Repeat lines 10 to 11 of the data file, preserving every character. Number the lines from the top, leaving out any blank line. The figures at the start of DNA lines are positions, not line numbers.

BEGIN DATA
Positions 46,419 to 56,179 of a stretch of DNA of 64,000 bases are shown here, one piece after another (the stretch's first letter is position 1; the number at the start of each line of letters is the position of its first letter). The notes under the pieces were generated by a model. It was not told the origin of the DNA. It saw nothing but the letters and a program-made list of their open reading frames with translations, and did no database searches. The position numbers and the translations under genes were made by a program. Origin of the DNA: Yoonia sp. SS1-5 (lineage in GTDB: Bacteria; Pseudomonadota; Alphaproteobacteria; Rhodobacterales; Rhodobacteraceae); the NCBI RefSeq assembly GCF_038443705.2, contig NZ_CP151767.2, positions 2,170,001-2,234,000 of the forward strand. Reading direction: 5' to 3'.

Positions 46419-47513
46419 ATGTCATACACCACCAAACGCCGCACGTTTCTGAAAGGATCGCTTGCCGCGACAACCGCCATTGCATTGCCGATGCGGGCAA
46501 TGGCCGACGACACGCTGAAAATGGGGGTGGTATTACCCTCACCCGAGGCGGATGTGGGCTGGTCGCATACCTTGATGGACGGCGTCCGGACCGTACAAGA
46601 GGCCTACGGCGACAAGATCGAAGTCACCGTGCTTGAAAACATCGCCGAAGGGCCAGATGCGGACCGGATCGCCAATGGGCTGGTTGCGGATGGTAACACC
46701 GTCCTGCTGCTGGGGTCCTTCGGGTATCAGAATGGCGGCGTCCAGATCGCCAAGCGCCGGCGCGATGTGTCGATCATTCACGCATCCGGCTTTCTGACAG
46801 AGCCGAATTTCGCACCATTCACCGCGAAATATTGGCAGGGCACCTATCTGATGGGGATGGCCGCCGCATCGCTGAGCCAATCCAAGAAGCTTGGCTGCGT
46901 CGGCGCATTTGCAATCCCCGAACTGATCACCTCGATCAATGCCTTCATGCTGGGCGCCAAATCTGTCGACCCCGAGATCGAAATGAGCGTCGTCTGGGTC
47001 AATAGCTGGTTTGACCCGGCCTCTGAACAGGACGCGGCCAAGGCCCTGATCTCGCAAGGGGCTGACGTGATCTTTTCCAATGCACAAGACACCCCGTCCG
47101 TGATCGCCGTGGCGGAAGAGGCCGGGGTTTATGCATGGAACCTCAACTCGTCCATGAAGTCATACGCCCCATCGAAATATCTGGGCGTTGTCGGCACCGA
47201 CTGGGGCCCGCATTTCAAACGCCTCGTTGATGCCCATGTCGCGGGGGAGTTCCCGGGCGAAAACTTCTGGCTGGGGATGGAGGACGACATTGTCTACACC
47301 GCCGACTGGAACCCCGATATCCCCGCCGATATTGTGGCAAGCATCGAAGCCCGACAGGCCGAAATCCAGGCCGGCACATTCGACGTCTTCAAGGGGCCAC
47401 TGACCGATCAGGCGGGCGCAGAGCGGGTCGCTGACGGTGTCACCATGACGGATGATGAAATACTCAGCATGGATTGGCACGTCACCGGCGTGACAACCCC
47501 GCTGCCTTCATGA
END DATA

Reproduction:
47101 TGATCGCCGTGGCGGAAGAGGCCGGGGTTTATGCATGGAACCTCAACTCGTCCATGAAGTCATACGCCCCATCGAAATATCTGGGCGTTGTCGGCACCGA
47201 CTGGGGCCCGCATTTCAAACGCCTCGTTGATGCCCATGTCGCGGGGGAGTTCCCGGGCGAAAACTTCTGGCTGGGGATGGAGGACGACATTGTCTACACC